“Sausalito” is a Hong Kong movie starring Chinese actors, but set entirely in San Francisco. The film is essentially a Romance, but not a Romantic Comedy since there’s little comedy to be had. It stars the delightful Maggie Cheung as Ellen, a single mother and cab driver who dreams of making enough money to move to Sausalito, buy a house, and live happily ever after, although she isn’t quite sure why. Hong Kong pop idol Leon Lai (“Skyline Cruisers”) stars opposite Cheung as Mike, a computer programmer involved in the whole dot.com hubbub of the late ’90s; Mike is a millionaire with too much money and not enough confidence in himself as a man.
For much of its running length, “Sausalito” is an entirely watchable movie, buoyed by the captivating talent of Maggie Cheung. The film itself is quite straightforward: our stars meet, fall in love, move in together, move out, and by movie’s end, have moved back in again. Get all that? There’s nothing groundbreaking about “Sausalito,” and in fact the movie, from beginning to end, is quite average in all categories.
In light of the fact that “Sausalito” is directed by Andrew Lau (a prolific director if there ever is one) it’s understandable that there’s nothing outstanding about it. Lau (“Dance of a Dream”) is responsible for a string of movies that possesses assembly line-like quality, and some even below that (the unabashedly terrible “Duel” comes to mind). Despite showing a wealth of camera and editing tricks, Lau retains his “averageness” here. Also, his insistence on drowning whole scenes in nondescriptive and annoyingly repetitive music does nothing to help him in the eyes of a critical viewer.
All of the above being said, “Sausalito” is worth taking a look at, even if it’s just for the sake of seeing Maggie Cheung once again show that she’s more than the material. Given the right projects (“In the Mood for Love” and even a bit role in “Ashes of Time” springs to mind) Cheung is spectacular. Even in average fare such as “Sausalito” Cheung still radiates talent beyond what is required of her. I suppose it’s cosmic injustice that there isn’t nearly enough good Hong Kong work out there for someone like her, because God knows she can certainly handle them all with one hand tied behind her back.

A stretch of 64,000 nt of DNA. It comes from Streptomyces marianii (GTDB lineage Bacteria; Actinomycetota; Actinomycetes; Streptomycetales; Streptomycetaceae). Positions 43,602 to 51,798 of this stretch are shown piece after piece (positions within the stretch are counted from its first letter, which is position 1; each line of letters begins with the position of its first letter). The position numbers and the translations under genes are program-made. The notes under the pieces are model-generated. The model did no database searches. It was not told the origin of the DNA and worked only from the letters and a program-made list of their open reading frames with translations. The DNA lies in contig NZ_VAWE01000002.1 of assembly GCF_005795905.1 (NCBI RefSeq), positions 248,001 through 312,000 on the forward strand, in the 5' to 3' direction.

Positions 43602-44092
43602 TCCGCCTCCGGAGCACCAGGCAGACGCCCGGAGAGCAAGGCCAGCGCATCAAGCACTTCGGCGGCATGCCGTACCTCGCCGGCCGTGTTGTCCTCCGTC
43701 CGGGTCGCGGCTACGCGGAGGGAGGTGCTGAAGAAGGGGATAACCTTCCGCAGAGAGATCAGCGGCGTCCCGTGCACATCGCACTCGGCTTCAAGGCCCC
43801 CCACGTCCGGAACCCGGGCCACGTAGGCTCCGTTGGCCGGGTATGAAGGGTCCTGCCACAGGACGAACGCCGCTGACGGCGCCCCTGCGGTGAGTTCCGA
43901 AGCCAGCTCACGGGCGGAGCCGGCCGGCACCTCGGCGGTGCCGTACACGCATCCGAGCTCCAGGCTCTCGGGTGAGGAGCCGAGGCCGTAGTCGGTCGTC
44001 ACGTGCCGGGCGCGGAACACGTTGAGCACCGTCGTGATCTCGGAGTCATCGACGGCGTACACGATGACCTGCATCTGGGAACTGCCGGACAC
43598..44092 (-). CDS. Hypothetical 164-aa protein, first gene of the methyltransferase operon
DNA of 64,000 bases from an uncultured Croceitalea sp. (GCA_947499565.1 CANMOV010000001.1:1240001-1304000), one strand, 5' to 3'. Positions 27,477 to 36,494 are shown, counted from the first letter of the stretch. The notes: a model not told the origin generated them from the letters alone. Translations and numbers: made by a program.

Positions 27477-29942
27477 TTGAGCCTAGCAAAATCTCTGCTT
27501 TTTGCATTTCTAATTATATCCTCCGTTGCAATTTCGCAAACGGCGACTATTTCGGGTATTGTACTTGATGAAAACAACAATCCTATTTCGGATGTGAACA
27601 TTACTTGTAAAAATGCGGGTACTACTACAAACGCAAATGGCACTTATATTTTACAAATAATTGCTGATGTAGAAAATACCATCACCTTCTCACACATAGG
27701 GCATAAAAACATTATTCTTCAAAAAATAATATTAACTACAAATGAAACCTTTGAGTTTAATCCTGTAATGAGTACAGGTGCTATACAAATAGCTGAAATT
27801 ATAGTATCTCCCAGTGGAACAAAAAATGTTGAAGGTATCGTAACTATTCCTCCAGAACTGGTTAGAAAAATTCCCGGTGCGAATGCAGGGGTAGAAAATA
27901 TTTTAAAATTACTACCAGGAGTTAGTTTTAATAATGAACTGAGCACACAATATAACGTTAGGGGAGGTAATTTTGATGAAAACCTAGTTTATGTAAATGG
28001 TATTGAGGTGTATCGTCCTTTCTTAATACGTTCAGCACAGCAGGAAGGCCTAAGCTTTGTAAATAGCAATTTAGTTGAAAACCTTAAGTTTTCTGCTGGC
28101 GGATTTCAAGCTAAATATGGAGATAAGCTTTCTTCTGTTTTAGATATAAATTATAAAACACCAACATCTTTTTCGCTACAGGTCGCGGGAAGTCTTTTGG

“Sausalito” has one incredibly idiotic plot point that just strikes me as lacking in any reason for being. This particular story idea involves Mike’s (supposedly) brilliant idea of creating an “internet global community” where people can post their paintings for others to see, communicate, etc. Note to Mike: It’s called the Internet — you know, that thing your company is built on? — and it already exists. Hell-o!
Besides the stunningly ignorant inclusion of the Mike character’s “global community” idea, Mike himself is something of a jerk. As played by Leon Lai, Mike waddles between being a total jerk, to a slightly jerky guy, to a selfish jerk. His character is completely undeserving of Cheung’s Ellen, and it’s only in movies such as these that someone like him would ever end up happily ever after with someone like her.
As Romance movies go, “Sausalito” does deliver on its promise of “true love” and all that other “love at first sight” stuff. (As you can probably guess, I’m skeptical — at best — when it comes to these particular concepts.) The film is mildly entertaining, mostly middle ground in terms of quality, and Lau’s creative camerawork is certainly inspiring, even if there is no reason for it to be present.
As a brief aside, Maggie Cheung’s English is flawless.
Andrew Lau (director) / Thirteen Chan (screenplay)
CAST: Maggie Cheung …. Ellen
Leon Lai …. Mike
Scott Leung …. Scott
Saisie M. Jang …. Mel G